赢得-Win

Overview

The installation titled 赢得 – Win” a fusion of Chinese and English words, looks into the relationship between China and Africa. On one hand, the research project under the theme “ChinAfrika” buttresses the misrepresentation of the African continent in European narrative as a single entity and country while under more scrutiny, it sorts of re-affirms this thinking in the Chinese strategic approach to the continent. 赢得Win is my reaction and interpretation of the China-Africa affair. The primary material used for this piece are discarded cement sacks, from Dangote company, the biggest cement manufacturer in Nigeria, and they were sourced from construction sites to create an Agbada, a four-piece male attire worn by the Yoruba people of South-West Nigeria and the Republic of Benin. This installation consists of the  (large free-flowing outer robe), the  (an under vest) and the  (hat).

The  contains a belt made of aluminum sheets with the inscription “CCECC” an acronym for the China Civil Engineering Construction Corporation which handles Chinese construction projects across Africa. While the colour Blue is used by the company, the belt was designed to reference wrestling/boxing belts and in this case, it’s symbolic for how there is a constant fight for Africa’s resources amongst the Chinese, Lebanese, Indians, Europeans and Americans. The ‘CCECC’ inscription on the belt might indicate the role of China as a winner in this ongoing bout but at ‘the same time it also highlights how China is strangling Africa. The  also has two pockets which each contains 27 pieces of N5 notes. While the use of the N5 note engages the “cheapness” and/or “affordability” tag attributed to the Chinese alternative, the 54 pieces on the other hand references the member states of the African Union (AU).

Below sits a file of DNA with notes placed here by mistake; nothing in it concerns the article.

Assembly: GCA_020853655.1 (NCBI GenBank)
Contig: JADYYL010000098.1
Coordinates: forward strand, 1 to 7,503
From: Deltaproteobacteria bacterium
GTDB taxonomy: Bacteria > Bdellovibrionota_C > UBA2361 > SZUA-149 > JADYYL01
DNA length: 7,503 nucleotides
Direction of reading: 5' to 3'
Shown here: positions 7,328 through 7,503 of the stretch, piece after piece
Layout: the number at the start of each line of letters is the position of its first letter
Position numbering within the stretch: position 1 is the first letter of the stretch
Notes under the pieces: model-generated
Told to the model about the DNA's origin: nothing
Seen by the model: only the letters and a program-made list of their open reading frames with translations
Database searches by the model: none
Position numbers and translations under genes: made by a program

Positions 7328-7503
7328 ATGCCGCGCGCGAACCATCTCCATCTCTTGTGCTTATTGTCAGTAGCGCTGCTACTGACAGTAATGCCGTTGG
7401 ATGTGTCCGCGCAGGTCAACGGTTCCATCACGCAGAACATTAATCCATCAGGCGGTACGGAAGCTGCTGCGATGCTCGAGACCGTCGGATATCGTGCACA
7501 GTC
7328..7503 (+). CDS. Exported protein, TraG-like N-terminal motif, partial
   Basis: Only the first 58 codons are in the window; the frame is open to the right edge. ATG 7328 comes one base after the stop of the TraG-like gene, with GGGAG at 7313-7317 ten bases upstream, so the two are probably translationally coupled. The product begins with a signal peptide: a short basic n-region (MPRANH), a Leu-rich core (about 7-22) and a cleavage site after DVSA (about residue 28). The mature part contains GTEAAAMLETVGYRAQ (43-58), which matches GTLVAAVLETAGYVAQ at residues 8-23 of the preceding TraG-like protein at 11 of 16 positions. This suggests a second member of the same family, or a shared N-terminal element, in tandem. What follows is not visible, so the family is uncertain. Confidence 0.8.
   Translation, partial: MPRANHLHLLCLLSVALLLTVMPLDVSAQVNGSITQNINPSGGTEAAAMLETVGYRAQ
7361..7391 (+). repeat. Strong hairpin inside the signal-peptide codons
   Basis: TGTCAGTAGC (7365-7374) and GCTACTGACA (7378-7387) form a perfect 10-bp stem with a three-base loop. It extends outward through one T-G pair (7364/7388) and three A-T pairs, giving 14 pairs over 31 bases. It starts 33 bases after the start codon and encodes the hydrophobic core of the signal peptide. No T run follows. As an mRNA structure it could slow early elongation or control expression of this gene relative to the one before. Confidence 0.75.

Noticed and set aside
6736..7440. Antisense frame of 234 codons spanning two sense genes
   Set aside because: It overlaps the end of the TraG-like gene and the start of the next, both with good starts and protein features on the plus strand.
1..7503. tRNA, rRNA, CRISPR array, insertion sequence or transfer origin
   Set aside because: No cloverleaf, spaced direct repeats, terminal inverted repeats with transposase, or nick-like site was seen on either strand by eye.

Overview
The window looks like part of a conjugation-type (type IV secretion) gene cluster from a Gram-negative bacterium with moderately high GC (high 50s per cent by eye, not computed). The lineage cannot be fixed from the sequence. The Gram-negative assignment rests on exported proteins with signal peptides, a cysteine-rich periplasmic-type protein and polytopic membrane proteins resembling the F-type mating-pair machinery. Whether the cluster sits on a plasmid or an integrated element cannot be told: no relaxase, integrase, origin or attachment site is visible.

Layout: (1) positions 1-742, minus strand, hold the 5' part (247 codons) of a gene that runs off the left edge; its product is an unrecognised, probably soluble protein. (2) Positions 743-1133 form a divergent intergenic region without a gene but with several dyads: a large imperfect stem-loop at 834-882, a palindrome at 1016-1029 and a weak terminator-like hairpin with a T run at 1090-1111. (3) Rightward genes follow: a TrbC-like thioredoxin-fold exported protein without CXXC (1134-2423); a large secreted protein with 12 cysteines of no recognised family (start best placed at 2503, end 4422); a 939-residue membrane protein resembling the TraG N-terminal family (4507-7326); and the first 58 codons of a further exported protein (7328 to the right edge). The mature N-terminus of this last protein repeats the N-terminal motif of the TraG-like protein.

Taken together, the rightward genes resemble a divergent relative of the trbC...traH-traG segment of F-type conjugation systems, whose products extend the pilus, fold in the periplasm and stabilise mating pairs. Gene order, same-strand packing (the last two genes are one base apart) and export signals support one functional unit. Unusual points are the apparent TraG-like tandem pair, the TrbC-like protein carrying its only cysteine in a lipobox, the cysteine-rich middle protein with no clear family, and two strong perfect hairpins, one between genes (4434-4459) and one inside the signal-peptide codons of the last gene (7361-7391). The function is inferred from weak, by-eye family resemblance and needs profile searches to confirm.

The  is a piece that contains texts written in black and red ink, by different traders in markets across Lagos who have had encounters with China. The piece becomes a collaborative effort with these traders who are experts on the China-Africa discourse; they were my primary source of engagement with the research process as they provided me with a raw and undiluted personalized view. By writing the texts in Igbo, Yoruba, and Pidgin English, there is a rebellious stance being adopted and the issue of communication with regards language is touched on.

, the concluding piece in the 赢得 – Win installation involves attaching coral beads on a helmet and the work takes multiple symbolisms. The head is the most important part of the body in the Yoruba culture so it’s expected to be covered both physically and metaphorically. departs from both a historical and cultural point, and its appropriated in this project as a chinese attempt to protect its head in getting the better of the deal in its relationship with Africa.

Where the Europeans scrambled for the continent with its “Partition of Africa” at the Berlin conference over a century ago, it seems a new wall of China is now being built but it’s unfortunately on African soil. And just as we now live under the impact of the European invasion of Africa, the next hundred years will reveal if this current relationship between Africa and China is a win-win one.

 

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